Aungst evaluates the first decade of Oregon's Death with Dignity Act, a law enacted in 1997 that permits physicians to assist terminally ill patients in ending their lives by prescribing lethal doses of medication...

  8. Amending Death Rules

    Institute of Scientific and Technical Information of China (English)

    2010-01-01

    China’s Criminal Law is being revised to cut down on death sentences and tighten up punishment for surging crimes The eighth amendment to the Criminal Law, demanding moreprudent use of capital punishment

  9. Hitler's Death Camps.

    Science.gov (United States)

    Wieser, Paul

    1995-01-01

    Presents a high school lesson on Hitler's death camps and the widespread policy of brutality and oppression against European Jews. Includes student objectives, instructional procedures, and a chart listing the value of used clothing taken from the Jews. (CFR)

  10. Eighth Amendment & Death Penalty.

    Science.gov (United States)

    Shortall, Joseph M.; Merrill, Denise W.

    1987-01-01

    Presents a lesson on capital punishment for juveniles based on three hypothetical cases. The goal of the lesson is to have students understand the complexities of decisions regarding the death penalty for juveniles. (JDH)

  11. Autoerotic deaths: four cases.

    Science.gov (United States)

    Cooke, C T; Cadden, G A; Margolius, K A

    1994-07-01

    We describe the circumstances and post mortem medical findings of 4 unusual fatalities where death occurred during autoerotic practice. Three cases occurred in young to middle-aged men--hanging, electrocution and inhalation of a zucchini. The manner of death in each was accidental. The fourth case was an elderly man who died of ischemic heart disease, apparently whilst masturbating with a vacuum cleaner and a hair dryer.

  12. Time-of-Day Influences on Static and Dynamic Postural Control

    OpenAIRE

    Gribble, Phillip A; Tucker, W Steven; White, Paul A

    2007-01-01

    Context: Assessment of postural control is used extensively in clinical and research applications. Time of day affects aspects of physical performance, but whether it also affects postural control is unknown.

  13. A method to model anticipatory postural control in driver braking events

    NARCIS (Netherlands)

    Osth, J.; Eliasson, E.; Happee, R.; Brolin, K.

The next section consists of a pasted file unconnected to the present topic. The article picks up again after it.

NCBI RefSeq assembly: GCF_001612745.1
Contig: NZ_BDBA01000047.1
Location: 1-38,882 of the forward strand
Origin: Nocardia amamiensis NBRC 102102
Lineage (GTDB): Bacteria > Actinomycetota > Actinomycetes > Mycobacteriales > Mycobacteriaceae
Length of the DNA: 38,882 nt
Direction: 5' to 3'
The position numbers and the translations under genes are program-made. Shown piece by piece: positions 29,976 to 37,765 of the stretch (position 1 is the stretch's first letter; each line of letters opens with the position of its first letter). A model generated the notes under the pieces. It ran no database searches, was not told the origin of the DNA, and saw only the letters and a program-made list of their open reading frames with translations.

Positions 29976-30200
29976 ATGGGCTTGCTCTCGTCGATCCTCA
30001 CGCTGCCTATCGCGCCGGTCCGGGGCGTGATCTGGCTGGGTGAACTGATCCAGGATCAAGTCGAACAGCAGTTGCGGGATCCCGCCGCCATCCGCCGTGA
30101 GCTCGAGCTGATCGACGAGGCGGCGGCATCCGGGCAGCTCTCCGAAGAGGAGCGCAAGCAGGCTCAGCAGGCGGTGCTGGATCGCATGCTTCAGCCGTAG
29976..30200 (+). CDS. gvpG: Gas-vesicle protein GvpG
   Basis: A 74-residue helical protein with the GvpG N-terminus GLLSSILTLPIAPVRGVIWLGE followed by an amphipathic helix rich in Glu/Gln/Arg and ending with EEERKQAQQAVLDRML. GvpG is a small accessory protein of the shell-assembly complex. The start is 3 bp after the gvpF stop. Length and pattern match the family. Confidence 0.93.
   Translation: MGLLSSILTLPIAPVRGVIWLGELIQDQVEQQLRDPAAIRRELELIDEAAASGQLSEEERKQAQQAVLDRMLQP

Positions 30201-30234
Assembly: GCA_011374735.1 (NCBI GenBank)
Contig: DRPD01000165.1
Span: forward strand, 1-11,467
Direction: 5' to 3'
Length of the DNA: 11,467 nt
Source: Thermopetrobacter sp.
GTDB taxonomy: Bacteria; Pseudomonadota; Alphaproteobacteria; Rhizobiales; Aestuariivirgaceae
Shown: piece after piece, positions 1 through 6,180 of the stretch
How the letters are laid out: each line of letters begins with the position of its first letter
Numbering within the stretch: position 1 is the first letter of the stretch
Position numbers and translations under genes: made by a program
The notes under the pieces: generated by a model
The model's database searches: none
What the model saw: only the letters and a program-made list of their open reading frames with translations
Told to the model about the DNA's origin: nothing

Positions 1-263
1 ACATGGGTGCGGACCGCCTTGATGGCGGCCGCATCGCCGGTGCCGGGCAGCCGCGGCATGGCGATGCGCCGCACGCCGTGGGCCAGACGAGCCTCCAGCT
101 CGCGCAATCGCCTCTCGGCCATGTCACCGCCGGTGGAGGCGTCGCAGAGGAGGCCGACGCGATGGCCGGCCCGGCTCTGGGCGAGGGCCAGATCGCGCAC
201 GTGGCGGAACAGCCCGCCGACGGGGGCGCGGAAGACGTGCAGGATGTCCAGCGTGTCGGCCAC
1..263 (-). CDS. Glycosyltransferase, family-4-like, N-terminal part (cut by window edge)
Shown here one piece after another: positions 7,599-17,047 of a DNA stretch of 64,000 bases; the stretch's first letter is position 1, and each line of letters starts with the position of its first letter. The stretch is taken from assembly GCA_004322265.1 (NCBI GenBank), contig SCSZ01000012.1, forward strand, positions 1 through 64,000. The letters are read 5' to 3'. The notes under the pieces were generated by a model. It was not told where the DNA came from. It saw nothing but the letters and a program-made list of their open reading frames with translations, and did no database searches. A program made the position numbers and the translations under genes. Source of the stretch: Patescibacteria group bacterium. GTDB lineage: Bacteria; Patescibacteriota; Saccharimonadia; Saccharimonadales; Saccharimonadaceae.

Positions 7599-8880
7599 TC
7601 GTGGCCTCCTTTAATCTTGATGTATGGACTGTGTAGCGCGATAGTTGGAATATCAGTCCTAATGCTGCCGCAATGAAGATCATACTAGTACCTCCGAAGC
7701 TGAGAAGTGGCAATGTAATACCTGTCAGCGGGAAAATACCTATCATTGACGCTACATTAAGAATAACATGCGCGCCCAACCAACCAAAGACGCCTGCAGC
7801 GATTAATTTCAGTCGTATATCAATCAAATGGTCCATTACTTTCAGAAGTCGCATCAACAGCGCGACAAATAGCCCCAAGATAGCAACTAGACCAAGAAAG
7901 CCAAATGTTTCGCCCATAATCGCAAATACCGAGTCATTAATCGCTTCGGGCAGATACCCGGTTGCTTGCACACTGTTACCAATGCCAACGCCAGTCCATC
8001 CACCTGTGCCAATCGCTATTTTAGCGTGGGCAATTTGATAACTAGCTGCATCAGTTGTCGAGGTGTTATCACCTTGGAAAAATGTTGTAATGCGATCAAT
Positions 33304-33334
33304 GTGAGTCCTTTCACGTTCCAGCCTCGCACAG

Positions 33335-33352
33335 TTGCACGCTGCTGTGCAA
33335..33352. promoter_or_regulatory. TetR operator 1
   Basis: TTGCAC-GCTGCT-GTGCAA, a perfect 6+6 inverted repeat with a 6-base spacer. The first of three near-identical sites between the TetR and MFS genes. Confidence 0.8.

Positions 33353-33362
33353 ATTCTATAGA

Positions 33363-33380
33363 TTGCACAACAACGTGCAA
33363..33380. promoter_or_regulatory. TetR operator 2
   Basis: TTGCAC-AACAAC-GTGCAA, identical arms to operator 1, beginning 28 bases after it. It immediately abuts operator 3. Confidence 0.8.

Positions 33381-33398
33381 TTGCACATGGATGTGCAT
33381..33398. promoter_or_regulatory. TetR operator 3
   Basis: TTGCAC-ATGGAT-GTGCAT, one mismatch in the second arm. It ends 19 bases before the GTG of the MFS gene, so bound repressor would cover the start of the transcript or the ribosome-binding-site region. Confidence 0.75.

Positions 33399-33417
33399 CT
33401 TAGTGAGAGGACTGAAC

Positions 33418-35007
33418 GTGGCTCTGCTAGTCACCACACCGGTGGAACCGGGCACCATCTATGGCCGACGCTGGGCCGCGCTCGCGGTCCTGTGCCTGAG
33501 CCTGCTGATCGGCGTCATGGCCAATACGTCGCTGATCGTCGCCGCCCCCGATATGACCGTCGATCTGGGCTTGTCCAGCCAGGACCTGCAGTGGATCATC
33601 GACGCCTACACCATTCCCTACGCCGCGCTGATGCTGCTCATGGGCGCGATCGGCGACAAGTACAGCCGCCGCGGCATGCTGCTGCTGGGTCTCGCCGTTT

2014-01-01

    Human body models (HBMs) for vehicle occupant simulations have recently been extended with active muscles and postural control strategies. Feedback control has been used to model occupant responses to autonomous braking interventions. However, driver postural responses during driver initiated brakin

  14. Does body posture during tree felling influence the physiological load of a chainsaw operator?

    Directory of Open Access Journals (Sweden)

    Witold Grzywiński

    2017-09-01

    A working posture during tree felling by chainsaw has influence on the level of physiological workload of an operator. Standing bent forward body postures cause higher heart response than squatting and half-kneeling.

  15. Back posture education in elementary schoolchildren: a 2-year follow-up study

    National Research Council Canada - National Science Library

    Geldhof, Elisabeth; Cardon, Greet; De Bourdeaudhuij, Ilse; De Clercq, Dirk

    2007-01-01

    ... years, on back posture knowledge, fear-avoidance beliefs and self-reported pain. An additional purpose was to evaluate which aspects of postural behavior were integrated in youngsters’ lifestyle...

  16. Audio-Biofeedback training for posture and balance in Patients with Parkinson's disease

    NARCIS (Netherlands)

    Mirelman, Anat; Herman, Talia; Nicolai, Simone; Zijlstra, Agnes; Zijlstra, Wiebren; Becker, Clemens; Chiari, Lorenzo; Hausdorff, Jeffrey M.

    2011-01-01

    Background: Patients with Parkinson's disease (PD) suffer from dysrhythmic and disturbed gait, impaired balance, and decreased postural responses. These alterations lead to falls, especially as the disease progresses. Based on the observation that postural control improved in patients with

  17. Audio-Biofeedback training for posture and balance in Patients with Parkinson's disease